The second strategy is to build a community and listen to their enhancement requests, while being able to say no to keep the code cohesive and focused. Of course, usability is generally improved and evaluated through observation of usage and not through interviews and requests. But usability studies are not cost-effective in the context of open source projects: who has the time and the money to perform such studies?

The third strategy is to use your own project. This often happens when a project starts, but I suspect that as the project matures, some of the contributors don’t use their project as often so new features might not get the same polishing attention as earlier features.

I’m currently eating my own dog food by using Py4J to analyze and index Java code through Eclipse. I’m delighted that accessing Eclipse from Python and exploring new Java APIs are so easy to do. What used to take me one hour of exploration now takes fifteen minutes. Usually, my workflow when hacking in Eclipse looks like: read the javadoc and the code of potentially interesting classes, write a plug-in, debug the plug-in, look for alternatives in the Eclipse code, repeat. With Py4J, I just try to call a method and see how it goes. When I get something back, I call gateway.help() and I have a list of methods I can call. No more leap of faith (“let’s see what happens when I call these 10 methods together).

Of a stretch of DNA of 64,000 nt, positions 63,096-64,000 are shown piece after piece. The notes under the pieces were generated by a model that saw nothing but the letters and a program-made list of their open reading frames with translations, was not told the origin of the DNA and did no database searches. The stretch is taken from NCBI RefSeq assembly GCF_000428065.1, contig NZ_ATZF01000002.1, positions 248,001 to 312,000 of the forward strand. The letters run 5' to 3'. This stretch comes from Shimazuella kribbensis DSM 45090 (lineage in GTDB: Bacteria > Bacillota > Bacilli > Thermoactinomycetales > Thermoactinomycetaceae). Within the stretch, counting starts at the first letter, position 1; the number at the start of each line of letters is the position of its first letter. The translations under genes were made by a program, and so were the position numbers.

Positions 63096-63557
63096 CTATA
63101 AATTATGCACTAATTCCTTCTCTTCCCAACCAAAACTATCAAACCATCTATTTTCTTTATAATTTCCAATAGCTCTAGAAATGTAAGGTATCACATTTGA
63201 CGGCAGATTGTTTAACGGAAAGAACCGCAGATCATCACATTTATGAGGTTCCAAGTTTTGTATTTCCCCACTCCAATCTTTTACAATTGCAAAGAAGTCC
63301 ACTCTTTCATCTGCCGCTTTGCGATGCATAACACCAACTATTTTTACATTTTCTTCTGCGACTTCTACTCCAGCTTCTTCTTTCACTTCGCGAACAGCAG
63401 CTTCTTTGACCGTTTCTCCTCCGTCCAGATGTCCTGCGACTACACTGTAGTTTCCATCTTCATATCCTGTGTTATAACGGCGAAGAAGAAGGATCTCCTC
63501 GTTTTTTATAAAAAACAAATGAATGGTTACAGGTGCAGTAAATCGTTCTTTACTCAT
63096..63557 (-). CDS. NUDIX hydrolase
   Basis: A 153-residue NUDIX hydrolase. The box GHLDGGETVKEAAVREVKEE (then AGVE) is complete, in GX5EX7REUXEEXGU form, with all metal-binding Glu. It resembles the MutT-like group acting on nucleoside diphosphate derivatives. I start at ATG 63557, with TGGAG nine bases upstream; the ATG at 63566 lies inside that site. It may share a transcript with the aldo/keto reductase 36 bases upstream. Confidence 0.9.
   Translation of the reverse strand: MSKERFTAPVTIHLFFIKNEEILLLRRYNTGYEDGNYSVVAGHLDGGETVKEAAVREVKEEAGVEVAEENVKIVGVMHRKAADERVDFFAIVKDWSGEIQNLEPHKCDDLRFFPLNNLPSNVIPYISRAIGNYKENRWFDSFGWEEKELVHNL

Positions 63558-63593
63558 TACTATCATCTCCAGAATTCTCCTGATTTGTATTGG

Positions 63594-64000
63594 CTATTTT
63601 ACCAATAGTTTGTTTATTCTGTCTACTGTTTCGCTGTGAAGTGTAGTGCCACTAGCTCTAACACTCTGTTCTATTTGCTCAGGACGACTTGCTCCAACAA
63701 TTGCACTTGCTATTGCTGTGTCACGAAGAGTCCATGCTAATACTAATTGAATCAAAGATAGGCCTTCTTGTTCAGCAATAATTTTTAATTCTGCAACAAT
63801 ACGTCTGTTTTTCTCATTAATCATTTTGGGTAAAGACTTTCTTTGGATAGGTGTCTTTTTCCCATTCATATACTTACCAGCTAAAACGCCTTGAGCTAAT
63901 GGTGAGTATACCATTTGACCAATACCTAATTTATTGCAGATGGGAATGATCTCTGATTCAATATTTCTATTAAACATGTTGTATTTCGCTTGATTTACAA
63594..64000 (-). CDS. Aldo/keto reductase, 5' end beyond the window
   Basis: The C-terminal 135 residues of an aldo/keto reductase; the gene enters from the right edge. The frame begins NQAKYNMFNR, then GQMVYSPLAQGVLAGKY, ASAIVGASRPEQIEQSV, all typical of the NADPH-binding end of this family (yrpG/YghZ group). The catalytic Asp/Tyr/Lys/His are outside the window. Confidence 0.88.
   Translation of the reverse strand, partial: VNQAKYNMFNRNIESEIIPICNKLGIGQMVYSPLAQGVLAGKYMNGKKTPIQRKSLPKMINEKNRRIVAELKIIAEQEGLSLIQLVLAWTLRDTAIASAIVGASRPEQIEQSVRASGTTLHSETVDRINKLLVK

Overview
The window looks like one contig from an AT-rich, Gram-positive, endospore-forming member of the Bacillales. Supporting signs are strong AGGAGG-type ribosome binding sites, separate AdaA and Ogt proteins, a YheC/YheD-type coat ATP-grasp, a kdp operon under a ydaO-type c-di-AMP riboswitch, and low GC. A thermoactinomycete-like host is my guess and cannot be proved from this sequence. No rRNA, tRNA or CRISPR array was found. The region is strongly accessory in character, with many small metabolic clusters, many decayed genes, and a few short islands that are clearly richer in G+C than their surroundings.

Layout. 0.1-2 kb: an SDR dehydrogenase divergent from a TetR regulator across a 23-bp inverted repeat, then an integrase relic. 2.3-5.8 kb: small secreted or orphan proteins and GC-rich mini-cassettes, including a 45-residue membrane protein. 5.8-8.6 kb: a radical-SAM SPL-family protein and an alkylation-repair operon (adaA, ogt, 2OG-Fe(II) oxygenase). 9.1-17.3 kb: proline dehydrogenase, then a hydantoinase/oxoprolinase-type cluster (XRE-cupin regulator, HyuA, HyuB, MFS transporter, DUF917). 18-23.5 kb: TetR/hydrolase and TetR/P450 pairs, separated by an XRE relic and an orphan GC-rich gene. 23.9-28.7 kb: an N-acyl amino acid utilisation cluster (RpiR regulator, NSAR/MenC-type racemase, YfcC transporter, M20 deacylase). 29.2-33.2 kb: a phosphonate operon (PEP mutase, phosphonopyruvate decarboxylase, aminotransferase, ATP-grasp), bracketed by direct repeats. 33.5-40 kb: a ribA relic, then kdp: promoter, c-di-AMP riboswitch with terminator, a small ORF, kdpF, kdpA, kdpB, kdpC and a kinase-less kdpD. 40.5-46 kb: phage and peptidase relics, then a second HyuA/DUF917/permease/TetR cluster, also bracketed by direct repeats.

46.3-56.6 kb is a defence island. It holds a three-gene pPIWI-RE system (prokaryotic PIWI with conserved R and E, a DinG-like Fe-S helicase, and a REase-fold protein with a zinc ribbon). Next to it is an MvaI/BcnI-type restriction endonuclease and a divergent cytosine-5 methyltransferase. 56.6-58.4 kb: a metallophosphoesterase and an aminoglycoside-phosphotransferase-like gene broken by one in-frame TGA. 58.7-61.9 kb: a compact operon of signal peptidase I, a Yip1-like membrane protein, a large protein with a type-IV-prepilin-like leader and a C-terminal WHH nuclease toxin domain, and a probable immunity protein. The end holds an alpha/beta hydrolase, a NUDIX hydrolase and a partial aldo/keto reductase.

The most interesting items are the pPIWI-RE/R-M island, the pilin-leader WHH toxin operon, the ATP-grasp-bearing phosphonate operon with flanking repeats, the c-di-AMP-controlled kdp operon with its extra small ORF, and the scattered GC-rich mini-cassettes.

Still, I encountered a few frustrating things that I will fix as soon as the next big feature (callback) is implemented:

Arguably, I knew about the first and third points, but I had no idea how frustrating they were!